Sputc: We Shall Eat When the River is Full is a cinematic tale of wealth, loss and recovery

Canadian Prime Minister Justin Trudeau and United States President Joe Biden smile as they say farewell following a virtual joint statement in Ottawa, Tuesday, February 23, 2021. THE CANADIAN PRESS/Adrian Wyld
Trudeau pledges to cut emissions by 40% to 45% by 2030, short of U.S. goal

Trudeau announced target during a virtual climate summit convened by U.S. President Joe Biden

MLA Shirley Bond, right, answers questions during a press conference at Legislature in Victoria, B.C., on February 19, 2019. THE CANADIAN PRESS/Chad Hipolito
Former B.C. gaming minister says she wasn’t told directly about dirty cash flowing to casinos

Shirley Bond said Thursday civil forfeiture, gang violence and gambling addiction were also major concerns in 2011

RCMP Constable Etsell speaks to tourists leaving the area at a police roadblock on Westside Road south of Fintry, B.C., Thursday, July 23, 2009. THE CANADIAN PRESS/ Yvonne Berg
B.C. police say they take ‘exception’ to conducting roadblocks limiting travel

Asking the police to enforce roadblocks exposes officers to further risk and possible COVID-19 infections, says federation president Brian Sauve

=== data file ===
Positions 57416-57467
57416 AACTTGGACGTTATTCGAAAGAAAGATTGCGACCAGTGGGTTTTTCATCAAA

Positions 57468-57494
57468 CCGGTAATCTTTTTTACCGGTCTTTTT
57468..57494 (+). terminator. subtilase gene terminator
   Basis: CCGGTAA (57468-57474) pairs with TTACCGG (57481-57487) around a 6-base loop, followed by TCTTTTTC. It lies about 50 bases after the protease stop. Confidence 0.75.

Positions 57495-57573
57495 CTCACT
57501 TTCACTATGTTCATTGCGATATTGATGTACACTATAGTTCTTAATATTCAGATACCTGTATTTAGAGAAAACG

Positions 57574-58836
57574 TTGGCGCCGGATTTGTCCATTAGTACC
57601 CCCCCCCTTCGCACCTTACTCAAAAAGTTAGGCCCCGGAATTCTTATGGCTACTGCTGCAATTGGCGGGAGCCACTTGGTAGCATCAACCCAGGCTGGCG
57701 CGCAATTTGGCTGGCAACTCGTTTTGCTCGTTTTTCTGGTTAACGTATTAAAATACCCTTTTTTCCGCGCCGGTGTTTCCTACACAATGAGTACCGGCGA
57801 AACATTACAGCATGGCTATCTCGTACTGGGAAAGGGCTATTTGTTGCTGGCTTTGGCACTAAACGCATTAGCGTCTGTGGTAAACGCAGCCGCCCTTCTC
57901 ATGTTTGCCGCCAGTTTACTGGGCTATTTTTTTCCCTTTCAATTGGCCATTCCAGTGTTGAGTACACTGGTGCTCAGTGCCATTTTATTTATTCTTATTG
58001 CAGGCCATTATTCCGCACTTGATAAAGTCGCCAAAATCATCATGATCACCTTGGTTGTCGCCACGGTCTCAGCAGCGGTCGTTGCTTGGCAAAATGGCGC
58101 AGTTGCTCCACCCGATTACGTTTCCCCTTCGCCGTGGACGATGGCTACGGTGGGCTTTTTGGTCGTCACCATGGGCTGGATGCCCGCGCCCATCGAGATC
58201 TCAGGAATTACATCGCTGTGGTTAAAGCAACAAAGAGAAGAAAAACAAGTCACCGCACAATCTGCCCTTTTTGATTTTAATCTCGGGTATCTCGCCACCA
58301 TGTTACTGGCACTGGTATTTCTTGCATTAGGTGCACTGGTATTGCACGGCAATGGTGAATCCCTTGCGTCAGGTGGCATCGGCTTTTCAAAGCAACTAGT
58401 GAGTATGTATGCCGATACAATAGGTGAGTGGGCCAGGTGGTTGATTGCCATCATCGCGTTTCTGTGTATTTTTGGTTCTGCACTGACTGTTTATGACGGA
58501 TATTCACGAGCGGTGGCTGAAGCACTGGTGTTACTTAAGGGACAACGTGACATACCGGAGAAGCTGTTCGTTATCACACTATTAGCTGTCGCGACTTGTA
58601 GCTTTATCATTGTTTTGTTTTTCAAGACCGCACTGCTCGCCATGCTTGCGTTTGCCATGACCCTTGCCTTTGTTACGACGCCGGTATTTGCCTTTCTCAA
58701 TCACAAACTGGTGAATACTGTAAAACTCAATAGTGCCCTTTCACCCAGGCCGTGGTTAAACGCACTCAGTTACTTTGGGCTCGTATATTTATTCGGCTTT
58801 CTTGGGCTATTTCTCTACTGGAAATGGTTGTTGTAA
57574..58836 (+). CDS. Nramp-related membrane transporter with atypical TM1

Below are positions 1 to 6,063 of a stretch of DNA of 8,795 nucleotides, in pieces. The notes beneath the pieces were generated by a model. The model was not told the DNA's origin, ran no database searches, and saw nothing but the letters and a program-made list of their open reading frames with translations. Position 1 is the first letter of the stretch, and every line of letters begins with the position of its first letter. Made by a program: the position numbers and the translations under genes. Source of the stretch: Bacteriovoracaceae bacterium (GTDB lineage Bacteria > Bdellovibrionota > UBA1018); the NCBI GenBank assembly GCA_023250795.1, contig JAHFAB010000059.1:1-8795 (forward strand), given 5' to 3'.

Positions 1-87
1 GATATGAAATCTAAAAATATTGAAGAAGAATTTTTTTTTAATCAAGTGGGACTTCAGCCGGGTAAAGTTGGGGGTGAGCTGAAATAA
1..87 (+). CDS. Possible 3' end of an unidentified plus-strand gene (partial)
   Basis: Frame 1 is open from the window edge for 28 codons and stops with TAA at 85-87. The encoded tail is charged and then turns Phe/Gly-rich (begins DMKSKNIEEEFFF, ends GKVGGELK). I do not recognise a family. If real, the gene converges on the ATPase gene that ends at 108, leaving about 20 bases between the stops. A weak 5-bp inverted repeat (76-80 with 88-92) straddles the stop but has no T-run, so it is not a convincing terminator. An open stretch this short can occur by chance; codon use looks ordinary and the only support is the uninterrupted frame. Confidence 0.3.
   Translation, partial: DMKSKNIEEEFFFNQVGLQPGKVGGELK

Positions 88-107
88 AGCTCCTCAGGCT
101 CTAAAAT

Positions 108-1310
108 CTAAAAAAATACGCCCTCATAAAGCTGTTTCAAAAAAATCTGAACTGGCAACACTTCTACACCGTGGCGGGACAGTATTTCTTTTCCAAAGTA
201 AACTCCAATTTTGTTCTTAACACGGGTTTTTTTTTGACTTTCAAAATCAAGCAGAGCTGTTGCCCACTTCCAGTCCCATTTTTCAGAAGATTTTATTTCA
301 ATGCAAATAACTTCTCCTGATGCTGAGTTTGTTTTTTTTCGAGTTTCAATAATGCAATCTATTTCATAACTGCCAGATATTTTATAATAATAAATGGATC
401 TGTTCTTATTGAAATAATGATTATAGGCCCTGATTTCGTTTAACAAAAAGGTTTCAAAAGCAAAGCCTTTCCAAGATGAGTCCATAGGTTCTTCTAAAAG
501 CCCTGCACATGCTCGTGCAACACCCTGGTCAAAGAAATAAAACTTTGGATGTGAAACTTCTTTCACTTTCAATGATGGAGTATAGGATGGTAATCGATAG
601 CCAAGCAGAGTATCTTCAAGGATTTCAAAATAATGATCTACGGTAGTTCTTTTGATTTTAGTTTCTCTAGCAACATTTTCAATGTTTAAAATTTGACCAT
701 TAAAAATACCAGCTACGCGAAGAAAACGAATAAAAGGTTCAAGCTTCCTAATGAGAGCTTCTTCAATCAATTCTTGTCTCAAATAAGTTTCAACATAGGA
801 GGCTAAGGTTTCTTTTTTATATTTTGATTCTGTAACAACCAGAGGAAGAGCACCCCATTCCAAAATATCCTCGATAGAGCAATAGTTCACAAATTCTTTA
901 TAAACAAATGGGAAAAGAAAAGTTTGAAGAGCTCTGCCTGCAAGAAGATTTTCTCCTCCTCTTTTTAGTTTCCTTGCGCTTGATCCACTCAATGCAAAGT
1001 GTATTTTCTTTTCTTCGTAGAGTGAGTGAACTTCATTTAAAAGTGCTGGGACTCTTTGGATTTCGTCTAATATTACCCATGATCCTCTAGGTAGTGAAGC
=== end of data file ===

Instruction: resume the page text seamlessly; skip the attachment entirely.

As part of the province’s strategy to combat the opioid overdose crisis, take-home naloxone kits have been distributed throughout the province. (Courtesy of Gaëlle Nicolussi)
Vancouver Island could be at its worst point of overdose crises yet: medical health officer

Island Health issued overdose advisories for Victoria, various communities in the last two weeks

BC Hydro released a survey Thursday, April 22. It found that many British Columbians are unintentionally contributing to climate change with their yard maintenance choices. (Pixabay)
Spend a lot of time doing yard work? It might be contributing to climate change

Recent BC Hydro survey finds 60% of homeowners still use gas-powered lawnmowers and yard equipment

Cannabis bought in British Columbia (Ashley Wadhwani/Black Press Media)
Is it time to start thinking about greener ways to package cannabis?

Packaging suppliers are still figuring eco-friendly and affordable packaging options that fit the mandates of Cannabis Regulations

Journal de Montreal is seen in Montreal, on Thursday, April 22, 2021. The daily newspaper uses a file picture of Prime Minister Justin Trudeau dressed in traditional Indian clothing during his trip to India to illustrate a story on the Indian variant of the coronavirus. Paul Chiasson/The Canadian Press
Montreal newspaper blasted for front-page photo of Trudeau in India

Trudeau is wearing traditional Indian clothes and holding his hands together in prayer beside a caption that reads, ‘The Indian variant has arrived’

Nanaimo RCMP say a man was injured while pouring gunpowder on a backyard fire in Harewood on Wednesday, April 21. (File photo)
Nanaimo man hospitalized after pouring gunpowder onto backyard fire

RCMP investigating explosion in Harewood also came across a still for making alcohol on property

Most Read